Thursday, 22 January 2015

Launch Day programme: Steve Crowther in conversation with David Power

Steve Crowther: David, you have programmed a launch day for the 2015 Late Music concert series which will take place at the Unitarian church in St Saviourgate on Saturday 28th February 2015. What can we expect from this day?

David Power: The day will comprise two events. A lunchtime concert at 1pm by Sounds lyrical and an evening multi-media event at 7pm by the Vestiges group. Both events are free and there will be wine, juice and nibbles. The idea is that Late Music followers can come along to a relaxed environment, meet their friends at the start of the new season, have a drink – or two! - and hear and see a variety of interesting work.

Steve Crowther: What can we expect from the Sounds lyrical lunchtime concert?

Well, Sounds Lyrical is a group of local poets and composers that I formed a couple of years ago. They are myself, David Lancaster, Tim brooks and Peter Byrom-Smith (composers) and Alan Gillott, Rose Drew, Lizzi Linklater and Andy Humphrey (poets). The idea is that the poets and composers work together to create new songs and these songs are then performed in both concert settings and at poetry events. The poet reads their poem and then this is followed immediately by a performance of the composer’s setting of that poem. In this concert we will be presenting 5 Sounds lyrical pieces this way. We will also be playing songs by Britten, Schubert, Gershwin, Kurt Weill and Gerald Finzi so it will be a fascinating and varied lunchtime concert.

The performers are Josephine Peach (piano) and the excellent young baritone Ben Lindley. The concert is free and starts at the Unitarian Church in St Saviousgate at 1pm on Saturday 28th February.

For more about Sounds Lyrical, please visit

Steve Crowther: In the evening of the Launch Day, we have a multi media performance by Vestiges. What can we expect from that?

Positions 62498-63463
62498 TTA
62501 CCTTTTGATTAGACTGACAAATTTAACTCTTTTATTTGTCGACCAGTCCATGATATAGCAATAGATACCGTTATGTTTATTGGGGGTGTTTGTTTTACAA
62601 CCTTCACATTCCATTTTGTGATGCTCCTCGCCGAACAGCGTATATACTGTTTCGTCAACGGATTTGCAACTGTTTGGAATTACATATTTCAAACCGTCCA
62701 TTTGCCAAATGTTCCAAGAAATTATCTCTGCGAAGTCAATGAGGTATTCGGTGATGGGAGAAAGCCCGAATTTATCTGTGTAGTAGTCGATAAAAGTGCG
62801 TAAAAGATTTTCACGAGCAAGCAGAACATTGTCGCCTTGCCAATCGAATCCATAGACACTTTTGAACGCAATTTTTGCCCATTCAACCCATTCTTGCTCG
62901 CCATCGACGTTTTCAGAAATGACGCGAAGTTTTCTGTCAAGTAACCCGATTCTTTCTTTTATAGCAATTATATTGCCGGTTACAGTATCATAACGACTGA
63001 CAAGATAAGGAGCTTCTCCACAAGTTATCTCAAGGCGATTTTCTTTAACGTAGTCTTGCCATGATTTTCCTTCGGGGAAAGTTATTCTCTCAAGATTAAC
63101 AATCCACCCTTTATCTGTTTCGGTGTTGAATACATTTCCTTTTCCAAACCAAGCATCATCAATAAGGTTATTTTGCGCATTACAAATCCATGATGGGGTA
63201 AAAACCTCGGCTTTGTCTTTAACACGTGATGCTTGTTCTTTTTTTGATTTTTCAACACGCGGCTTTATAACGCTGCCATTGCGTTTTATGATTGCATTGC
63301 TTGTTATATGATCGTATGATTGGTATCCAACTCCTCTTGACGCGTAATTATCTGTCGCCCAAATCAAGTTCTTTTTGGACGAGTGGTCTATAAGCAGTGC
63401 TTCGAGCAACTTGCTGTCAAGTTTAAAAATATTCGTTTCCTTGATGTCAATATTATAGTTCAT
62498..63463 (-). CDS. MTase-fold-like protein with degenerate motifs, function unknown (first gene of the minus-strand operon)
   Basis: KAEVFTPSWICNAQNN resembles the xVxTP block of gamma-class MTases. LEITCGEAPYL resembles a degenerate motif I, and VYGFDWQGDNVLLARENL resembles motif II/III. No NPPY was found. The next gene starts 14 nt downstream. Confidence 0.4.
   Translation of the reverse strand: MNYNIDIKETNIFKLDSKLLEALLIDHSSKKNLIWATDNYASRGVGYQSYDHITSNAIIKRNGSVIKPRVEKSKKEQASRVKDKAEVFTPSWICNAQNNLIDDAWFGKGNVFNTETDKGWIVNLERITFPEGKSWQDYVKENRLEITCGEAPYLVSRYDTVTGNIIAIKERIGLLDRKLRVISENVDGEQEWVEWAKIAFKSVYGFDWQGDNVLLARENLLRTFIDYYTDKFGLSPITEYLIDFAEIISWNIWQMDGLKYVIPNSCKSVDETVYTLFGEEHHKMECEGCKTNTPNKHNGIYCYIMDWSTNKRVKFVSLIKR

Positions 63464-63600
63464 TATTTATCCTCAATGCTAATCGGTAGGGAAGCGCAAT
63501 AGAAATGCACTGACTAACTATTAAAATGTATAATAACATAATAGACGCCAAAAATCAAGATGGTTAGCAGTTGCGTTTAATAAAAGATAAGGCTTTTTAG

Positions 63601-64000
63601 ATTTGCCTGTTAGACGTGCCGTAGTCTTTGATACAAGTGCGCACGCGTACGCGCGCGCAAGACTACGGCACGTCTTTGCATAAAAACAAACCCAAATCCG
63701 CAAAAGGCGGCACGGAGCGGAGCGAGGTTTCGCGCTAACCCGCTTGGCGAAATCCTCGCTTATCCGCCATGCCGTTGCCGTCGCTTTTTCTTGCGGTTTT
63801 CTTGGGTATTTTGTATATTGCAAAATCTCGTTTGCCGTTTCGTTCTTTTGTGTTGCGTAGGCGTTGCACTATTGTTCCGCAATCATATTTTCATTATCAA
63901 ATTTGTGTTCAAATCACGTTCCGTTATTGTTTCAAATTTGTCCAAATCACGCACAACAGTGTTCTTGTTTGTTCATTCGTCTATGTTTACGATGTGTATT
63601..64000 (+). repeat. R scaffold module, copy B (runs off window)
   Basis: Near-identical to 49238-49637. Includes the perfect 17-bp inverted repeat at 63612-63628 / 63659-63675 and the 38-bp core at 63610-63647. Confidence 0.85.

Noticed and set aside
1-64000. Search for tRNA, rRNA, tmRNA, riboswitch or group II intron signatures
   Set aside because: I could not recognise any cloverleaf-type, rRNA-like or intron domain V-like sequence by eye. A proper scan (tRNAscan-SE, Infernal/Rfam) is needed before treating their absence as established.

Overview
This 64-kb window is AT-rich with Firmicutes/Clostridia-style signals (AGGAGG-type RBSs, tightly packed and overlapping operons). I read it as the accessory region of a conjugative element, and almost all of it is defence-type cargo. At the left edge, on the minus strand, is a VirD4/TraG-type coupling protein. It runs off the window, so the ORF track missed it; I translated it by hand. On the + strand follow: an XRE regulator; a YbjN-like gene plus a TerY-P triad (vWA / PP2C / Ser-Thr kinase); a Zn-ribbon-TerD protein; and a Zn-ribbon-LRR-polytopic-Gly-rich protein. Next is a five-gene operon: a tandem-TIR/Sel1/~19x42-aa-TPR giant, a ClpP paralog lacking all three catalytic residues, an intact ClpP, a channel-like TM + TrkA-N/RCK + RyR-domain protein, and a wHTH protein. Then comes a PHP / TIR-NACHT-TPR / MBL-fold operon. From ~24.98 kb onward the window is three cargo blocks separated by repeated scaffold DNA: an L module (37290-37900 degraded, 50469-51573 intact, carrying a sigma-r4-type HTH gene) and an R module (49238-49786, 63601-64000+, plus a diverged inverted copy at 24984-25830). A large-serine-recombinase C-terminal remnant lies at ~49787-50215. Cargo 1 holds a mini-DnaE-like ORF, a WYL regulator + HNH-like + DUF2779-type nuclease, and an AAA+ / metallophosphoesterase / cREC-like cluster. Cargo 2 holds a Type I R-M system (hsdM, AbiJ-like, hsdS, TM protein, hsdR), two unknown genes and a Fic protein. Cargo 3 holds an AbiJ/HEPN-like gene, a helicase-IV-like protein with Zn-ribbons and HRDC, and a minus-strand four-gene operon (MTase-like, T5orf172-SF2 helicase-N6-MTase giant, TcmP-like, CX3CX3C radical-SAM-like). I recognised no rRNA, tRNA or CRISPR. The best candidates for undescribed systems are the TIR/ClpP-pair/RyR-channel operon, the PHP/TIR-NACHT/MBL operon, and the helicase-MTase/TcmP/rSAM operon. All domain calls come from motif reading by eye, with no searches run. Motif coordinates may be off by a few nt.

Vestiges is a combination of music, art and film. The music is a joint seven track pre-recorded composition by myself and David Lancaster. My contribution is eight short two track electronic pieces which are relatively dramatic in character and are played through speakers on the stage pointing out to the audience. They are punctuated by silences, sometimes of several minutes. David Lancaster’s piece is a five track work, more ambient in character and more continuous. We now have wireless speakers for David’s music so there are all sorts of new options as to where we can place these. The duration of this overall piece is variable but, in the Late Music launch day concert, we will play it for about 40 minutes.

The art will be by Linda Ingham. We are still working on the film as our usual film contributor – Annabel McCourt - isn’t available.

The Vestiges performance will be topped and tailed by piano music played by Edward Caine. These will be extracts of pieces that can be heard later in the 2015 Late Music Series so they form ‘tasters’ of what is to come, so to speak, and will include music by Schoenberg, Messiaen and Ligeti.

For more about Vestiges, please visit

Steve Crowther: How did Sounds Lyrical and Vestiges come into being.

I got the idea for Sounds Lyrical at a Late Music ‘song day’ a few years ago. I approached some composers and poets and told them my idea. After some discussion, we were up and running. Shortly afterwards, we did a guest spot at the Ryedale Book Festival to a markedly larger audience than we could have expected for a contemporary music concert and our work was very well received. We knew then that we were onto something and it went from there. Last year we got an Arts Council grant to do 4 concerts at the Basement at City Screen plus a one hour radio show on Leeds East FM. The next Basement concert, by the way, is on Thursday 5th March.

Vestiges came about through discussions between Annabel McCourt and myself. Annabel is a very gifted film maker whose work ranges from gritty social realist work with hard-to-reach people right through to art house work. I have supplied music for the soundtracks of a number of Annabel’s short films but we had never conceived a project together from scratch. For Vestiges, we wanted to do multi-media work in churches. We got a grant and undertook a short tour of northern English churches presented Vestiges. It went very well and, in total, just over 3,000 people came

Steve Crowther: What are the advantages for a composer of working collaboratively with artists in other art forms?

I have found that I really enjoy collaborative work. The different artists bring such different ideas and different perspectives. Sounds Lyrical and Vestiges have stimulated me to write some of my best music to date. I also find collaborative work attracts markedly larger audiences than I am used to when performed in contemporary music concerts and it is very gratifying to have my music appreciated by larger audiences who do not have a specific interest in contemporary classical music.